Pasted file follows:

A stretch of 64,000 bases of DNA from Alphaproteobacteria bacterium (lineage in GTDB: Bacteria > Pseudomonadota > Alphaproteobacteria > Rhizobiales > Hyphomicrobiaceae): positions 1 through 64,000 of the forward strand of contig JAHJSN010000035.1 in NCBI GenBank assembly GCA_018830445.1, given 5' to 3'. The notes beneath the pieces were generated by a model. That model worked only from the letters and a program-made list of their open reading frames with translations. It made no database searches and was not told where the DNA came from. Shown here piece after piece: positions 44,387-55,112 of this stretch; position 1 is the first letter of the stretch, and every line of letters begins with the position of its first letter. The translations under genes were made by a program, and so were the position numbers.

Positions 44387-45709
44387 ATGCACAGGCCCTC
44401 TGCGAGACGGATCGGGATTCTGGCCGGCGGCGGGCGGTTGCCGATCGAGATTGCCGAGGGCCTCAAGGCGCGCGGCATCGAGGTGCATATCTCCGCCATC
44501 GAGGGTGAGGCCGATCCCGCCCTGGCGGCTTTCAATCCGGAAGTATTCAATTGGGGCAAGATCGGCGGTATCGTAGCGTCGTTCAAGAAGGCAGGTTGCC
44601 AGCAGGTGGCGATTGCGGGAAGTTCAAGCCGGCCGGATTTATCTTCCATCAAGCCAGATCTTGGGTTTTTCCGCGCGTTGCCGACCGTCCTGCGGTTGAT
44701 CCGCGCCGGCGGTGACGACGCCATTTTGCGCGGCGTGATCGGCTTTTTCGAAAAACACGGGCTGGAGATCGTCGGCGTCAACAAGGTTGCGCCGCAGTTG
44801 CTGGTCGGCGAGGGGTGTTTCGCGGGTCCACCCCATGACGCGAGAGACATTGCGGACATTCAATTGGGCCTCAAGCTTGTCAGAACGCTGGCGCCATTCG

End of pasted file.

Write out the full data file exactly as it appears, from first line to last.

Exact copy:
A stretch of 64,000 bases of DNA from Alphaproteobacteria bacterium (lineage in GTDB: Bacteria > Pseudomonadota > Alphaproteobacteria > Rhizobiales > Hyphomicrobiaceae): positions 1 through 64,000 of the forward strand of contig JAHJSN010000035.1 in NCBI GenBank assembly GCA_018830445.1, given 5' to 3'. The notes beneath the pieces were generated by a model. That model worked only from the letters and a program-made list of their open reading frames with translations. It made no database searches and was not told where the DNA came from. Shown here piece after piece: positions 44,387-55,112 of this stretch; position 1 is the first letter of the stretch, and every line of letters begins with the position of its first letter. The translations under genes were made by a program, and so were the position numbers.

Positions 44387-45709
44387 ATGCACAGGCCCTC
44401 TGCGAGACGGATCGGGATTCTGGCCGGCGGCGGGCGGTTGCCGATCGAGATTGCCGAGGGCCTCAAGGCGCGCGGCATCGAGGTGCATATCTCCGCCATC
44501 GAGGGTGAGGCCGATCCCGCCCTGGCGGCTTTCAATCCGGAAGTATTCAATTGGGGCAAGATCGGCGGTATCGTAGCGTCGTTCAAGAAGGCAGGTTGCC
44601 AGCAGGTGGCGATTGCGGGAAGTTCAAGCCGGCCGGATTTATCTTCCATCAAGCCAGATCTTGGGTTTTTCCGCGCGTTGCCGACCGTCCTGCGGTTGAT
44701 CCGCGCCGGCGGTGACGACGCCATTTTGCGCGGCGTGATCGGCTTTTTCGAAAAACACGGGCTGGAGATCGTCGGCGTCAACAAGGTTGCGCCGCAGTTG
44801 CTGGTCGGCGAGGGGTGTTTCGCGGGTCCACCCCATGACGCGAGAGACATTGCGGACATTCAATTGGGCCTCAAGCTTGTCAGAACGCTGGCGCCATTCG